The nebula is kidney shaped, and obviously not spherical (yet). It’s not spherical because there hasn’t been enough time for the material that will make the new star(s) to collapse enough to become spherical. These things start with irregularly shaped collections of dust and gas and only become spherical over time.Comparison of B68 visual and in infrared

If you look at an image of B68 in infrared light, you’ll see the stars behind the cloud shining through the cloud, but significantly reddened. This is because the material disperses the blue light from those stars in the same way that stuff in our atmosphere disperses the blue light from the Sun (explaining why the sky is blue). You can get a sense of the density of the cloud as well, and it should be no surprise that the densest part of the object is near the center.

President's Message

Original article appears in GuideStar July, 2014.

by Bill Pellerin, President

Meeting Date is July 11

To avoid conflicting with members’ plans for Independence Day, the members voted, based on a recommendation of the board, to move the July meeting to July 11. I look forward to seeing you all at the meeting.

HAS Organization Status

Thanks to some legal work, done by HAS member Scott Mitchell, the status of the Houston Astronomical Society as a non-profit educational organization has been confirmed by the State of Texas. This work was in addition to the work done with the Colorado County taxing authority to assure that the organization was not liable for property tax for our observing site. The board of directors greatly appreciates Scott’s contribution of time and expertise on this issue.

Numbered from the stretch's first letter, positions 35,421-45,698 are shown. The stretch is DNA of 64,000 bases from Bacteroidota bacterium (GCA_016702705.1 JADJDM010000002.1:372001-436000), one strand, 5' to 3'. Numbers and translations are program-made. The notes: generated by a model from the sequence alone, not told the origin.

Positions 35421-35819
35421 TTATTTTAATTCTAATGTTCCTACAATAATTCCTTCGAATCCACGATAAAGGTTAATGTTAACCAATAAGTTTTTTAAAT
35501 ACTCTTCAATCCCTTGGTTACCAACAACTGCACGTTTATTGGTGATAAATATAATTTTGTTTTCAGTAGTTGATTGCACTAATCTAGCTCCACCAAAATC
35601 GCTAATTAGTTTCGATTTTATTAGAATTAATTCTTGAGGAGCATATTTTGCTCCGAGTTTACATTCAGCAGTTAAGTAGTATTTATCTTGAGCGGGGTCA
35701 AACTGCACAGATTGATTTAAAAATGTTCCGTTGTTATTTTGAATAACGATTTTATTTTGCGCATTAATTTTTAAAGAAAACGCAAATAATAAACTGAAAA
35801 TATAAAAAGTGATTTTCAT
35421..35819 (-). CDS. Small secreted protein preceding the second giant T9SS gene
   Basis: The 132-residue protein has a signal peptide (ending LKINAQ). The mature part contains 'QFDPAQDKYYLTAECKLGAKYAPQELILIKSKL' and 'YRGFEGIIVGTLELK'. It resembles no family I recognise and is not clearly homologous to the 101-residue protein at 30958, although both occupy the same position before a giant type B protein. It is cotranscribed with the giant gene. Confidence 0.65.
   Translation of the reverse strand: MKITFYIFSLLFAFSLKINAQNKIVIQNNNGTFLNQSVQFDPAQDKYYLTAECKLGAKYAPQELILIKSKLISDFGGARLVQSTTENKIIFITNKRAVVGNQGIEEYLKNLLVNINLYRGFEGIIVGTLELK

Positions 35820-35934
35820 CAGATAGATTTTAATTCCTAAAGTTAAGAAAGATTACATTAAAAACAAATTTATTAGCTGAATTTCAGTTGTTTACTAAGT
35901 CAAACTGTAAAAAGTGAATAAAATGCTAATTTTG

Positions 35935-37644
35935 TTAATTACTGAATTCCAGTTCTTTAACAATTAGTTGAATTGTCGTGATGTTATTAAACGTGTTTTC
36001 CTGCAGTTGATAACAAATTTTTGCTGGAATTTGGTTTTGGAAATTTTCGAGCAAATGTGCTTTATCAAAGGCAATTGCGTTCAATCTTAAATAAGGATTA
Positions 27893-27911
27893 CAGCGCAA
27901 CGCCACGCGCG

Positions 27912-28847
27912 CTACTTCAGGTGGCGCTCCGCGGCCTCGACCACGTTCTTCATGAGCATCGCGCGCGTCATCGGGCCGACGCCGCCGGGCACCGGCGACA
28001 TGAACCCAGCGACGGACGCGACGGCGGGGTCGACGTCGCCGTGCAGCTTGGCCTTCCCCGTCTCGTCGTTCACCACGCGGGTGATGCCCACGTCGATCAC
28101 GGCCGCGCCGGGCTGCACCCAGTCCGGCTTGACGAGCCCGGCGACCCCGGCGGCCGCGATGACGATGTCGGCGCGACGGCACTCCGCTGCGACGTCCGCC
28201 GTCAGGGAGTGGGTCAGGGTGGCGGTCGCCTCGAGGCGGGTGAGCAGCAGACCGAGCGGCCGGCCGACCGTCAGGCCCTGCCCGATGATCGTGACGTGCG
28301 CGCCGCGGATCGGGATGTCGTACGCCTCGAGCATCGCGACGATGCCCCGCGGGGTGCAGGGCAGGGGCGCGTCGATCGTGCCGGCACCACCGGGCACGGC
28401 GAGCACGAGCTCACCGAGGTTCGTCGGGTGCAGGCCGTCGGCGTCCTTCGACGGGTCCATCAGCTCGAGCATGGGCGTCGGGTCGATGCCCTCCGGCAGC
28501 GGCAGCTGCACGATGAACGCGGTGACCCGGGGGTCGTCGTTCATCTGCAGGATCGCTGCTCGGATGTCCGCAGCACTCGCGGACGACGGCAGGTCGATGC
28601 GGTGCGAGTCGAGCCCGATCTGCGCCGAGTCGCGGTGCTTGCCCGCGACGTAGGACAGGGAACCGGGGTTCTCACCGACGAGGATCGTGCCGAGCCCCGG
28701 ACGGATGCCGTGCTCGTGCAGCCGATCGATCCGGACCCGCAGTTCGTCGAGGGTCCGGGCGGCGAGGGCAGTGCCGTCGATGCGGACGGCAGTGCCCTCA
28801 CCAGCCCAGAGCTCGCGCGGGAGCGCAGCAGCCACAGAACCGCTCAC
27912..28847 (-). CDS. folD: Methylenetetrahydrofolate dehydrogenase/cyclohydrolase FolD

The Houston Astronomical Society Election

It’s only July, but it’s probably not too early to be thinking about the 2015 year of the HAS. The nominating committee is obliged by the by-laws to present candidates for the various elected offices of the HAS at the October meeting. This means that it won’t be long before the nominating committee will start calling HAS members to assess their interest in holding one of these elected offices.

You can get a jump on the nominating committee by contacting our VP (Rene Gedaly) and expressing your interest in one of the elected offices. There are 4 officers, 5 board members, and 9 committee leaders to be nominated. Read the by-laws to get the list of elected positions. There’s a link to the by-laws at the bottom of the home page of the HAS web site.

Access Members-Only Site Features

If you're a current member, you'll want to log in and check out the member features. As a member, you can post photo galleries, edit your club profile, send private messages to other members, post in the trading forum, and more. If you have a valid email address on file with the club, you already have an account ready to go. Here's how to access it:

  • Go to the Password Reset page
  • Type in your email address and click "E-mail new password"
  • Check your email and follow the instructions in the password reset message

If you have any problems, drop a note to webmaster@astronomyhouston.org and we'll get you sorted out.